Frontier’s Arndt: We’ve become more like a CLEC in our business markets

Frontier Communications (Frontier Communications)

Frontier may be an established incumbent local exchange carrier (ILEC), but as it battles cable and CLECs to expand its business services reach the service provider sees itself as an emerging competitive business provider, too.

This new mentality follows the telco’s decision late last year to create dedicated sales and marketing teams targeting consumer and business customers.

By realigning the structure of its commercial unit, Frontier hopes it will be able to better respond to business customer needs in its legacy footprint and regions it entered via its Verizon wireline asset acquisition.

RELATED: Frontier fears CenturyLink/Level 3 merger could hurt rural providers

Throughout 2017, Frontier will continue to expand the availability of its Ethernet service and additional capabilities to better target small and larger businesses. The service provider will offer tailored solutions that can meet the needs of specific vertical segments.

Ken Arndt, EVP of commercial for Frontier, told FierceTelecom that the CLEC-like mentality is part of the service provider’s move to get more aggressive in pursuing new business service opportunities.

“We’re acting more as a CLEC now than as an ILEC,” Arndt said. “It’s the right approach where you are selling where the network is versus where the network isn’t.” 

Cable and the BDS threat

Frontier has backed up its CLEC thesis in the business segment, particularly in the hotly-contested business data services (BDS) market segment.

In a recent FCC filing (PDF) on BDS, Frontier cited a USTelecom study that showed ILEC BDS revenues declining from 2013 to 2015.

At the same time, cable and traditional CLEC competitors grew their revenues by 52.2% and captured a total of $5.2 billion in new BDS revenues in the same period.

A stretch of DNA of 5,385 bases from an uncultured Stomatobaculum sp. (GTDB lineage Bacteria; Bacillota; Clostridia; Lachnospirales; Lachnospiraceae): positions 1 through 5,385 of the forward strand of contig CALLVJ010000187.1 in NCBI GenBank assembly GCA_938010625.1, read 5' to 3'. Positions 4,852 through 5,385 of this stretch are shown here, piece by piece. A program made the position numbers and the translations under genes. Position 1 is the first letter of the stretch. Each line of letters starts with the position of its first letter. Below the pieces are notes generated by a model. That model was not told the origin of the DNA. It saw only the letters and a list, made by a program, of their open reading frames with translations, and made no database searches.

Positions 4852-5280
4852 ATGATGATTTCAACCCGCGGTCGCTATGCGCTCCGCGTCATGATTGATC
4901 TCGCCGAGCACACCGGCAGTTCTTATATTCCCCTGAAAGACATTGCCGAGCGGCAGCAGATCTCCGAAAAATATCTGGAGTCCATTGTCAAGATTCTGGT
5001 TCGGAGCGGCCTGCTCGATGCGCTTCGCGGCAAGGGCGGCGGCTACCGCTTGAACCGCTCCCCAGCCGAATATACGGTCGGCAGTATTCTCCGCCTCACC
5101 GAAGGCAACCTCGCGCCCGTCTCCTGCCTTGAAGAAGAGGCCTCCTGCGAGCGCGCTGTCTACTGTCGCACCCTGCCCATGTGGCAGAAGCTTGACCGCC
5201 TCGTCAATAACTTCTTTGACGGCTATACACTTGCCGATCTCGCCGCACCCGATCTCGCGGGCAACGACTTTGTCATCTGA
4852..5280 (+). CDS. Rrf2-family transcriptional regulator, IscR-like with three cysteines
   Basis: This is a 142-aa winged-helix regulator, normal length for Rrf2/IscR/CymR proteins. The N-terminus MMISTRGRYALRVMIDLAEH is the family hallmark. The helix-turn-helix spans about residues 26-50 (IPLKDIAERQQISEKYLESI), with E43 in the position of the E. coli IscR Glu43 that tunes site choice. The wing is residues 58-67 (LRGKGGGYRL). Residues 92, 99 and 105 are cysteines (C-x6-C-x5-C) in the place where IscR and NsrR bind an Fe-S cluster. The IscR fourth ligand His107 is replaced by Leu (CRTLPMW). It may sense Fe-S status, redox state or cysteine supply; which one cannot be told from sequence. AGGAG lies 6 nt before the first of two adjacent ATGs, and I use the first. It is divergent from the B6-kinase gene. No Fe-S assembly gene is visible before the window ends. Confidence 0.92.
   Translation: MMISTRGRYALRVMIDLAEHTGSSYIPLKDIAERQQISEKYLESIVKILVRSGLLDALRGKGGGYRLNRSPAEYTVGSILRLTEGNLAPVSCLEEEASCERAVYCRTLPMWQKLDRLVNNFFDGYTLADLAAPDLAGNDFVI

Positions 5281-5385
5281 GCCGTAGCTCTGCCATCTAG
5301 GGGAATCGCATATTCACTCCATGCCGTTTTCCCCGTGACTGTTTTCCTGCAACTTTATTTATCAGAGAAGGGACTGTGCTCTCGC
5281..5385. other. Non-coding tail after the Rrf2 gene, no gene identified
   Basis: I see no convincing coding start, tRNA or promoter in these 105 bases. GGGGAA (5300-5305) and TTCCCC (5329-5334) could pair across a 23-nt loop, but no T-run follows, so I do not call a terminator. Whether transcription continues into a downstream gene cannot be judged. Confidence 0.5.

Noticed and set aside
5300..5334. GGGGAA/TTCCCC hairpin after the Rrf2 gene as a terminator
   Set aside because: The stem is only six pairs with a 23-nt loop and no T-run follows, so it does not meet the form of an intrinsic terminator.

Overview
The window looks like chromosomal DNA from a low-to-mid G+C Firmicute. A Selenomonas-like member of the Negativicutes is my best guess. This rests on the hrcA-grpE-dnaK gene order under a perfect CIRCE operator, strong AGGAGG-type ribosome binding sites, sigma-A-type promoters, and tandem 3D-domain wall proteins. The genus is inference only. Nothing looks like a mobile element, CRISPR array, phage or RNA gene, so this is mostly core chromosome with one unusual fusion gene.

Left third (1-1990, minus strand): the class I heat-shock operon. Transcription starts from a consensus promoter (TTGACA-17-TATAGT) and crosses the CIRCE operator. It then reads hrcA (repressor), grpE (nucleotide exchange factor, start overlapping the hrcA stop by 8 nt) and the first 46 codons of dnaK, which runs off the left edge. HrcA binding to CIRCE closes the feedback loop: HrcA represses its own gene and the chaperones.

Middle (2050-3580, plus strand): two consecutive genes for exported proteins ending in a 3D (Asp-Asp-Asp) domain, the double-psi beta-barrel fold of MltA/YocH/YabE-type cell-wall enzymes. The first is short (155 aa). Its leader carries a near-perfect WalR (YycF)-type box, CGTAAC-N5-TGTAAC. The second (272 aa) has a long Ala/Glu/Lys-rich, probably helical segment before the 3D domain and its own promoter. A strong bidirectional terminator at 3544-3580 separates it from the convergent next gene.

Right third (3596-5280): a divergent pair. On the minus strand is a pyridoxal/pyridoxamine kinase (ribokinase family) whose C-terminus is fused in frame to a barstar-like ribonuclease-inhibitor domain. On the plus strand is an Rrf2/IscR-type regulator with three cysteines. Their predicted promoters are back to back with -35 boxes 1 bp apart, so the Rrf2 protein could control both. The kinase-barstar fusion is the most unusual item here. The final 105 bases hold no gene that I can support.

Cable MSOs and CLECs continue to capture larger shares of the business data services market. By leveraging their DOCSIS networks, USTelecom said cable MSOs’ “best effort” broadband services “continue to eat away at traditional TDM offerings.”

Arndt said that in the California, Texas and Florida (CTF) markets, which Frontier entered when it purchased Verizon’s assets, it is not the dominant business service provider.

“By regulatory definition, we’re still an ILEC, but when you look at the markets that we acquired, we are not the dominant market provider,” Arndt said. “We need to get nimble and focused on operating in a way that some people may not be accustomed to but we’re going to push our folks very swiftly down that path.”

Aligning network, service opportunities

As Frontier expands its business service presence in more markets, the service provider will focus its attention on aligning its local resources with the needs of a particular geography.

What this means for Frontier’s business customers is that customers in each market would be able to get services that are unique to their needs.

A customer in a rural market where there’s a smaller density of customers is far different than one in in a major metro market.

“There’s always going to be a difference if you look at the commercial opportunity in rural Nebraska and San Bernadino, California,” said Ian Petersen, SVP of sales operations and enablement for Frontier Communications. “They’re just different.”

Petersen added that this approach allows Frontier to keep all of its services and customer connections on its own network.

“What’s exciting about being a part of Frontier is that you don’t have to turn around and try to convince an organization that covered Nebraska to look at it the same way like the people who covered California or Tampa, Florida,” Petersen said. “The commercial opportunity and how you go after it will have a commercial flavor and different density in terms of resource coverage and that type of profile based on those market demographics.”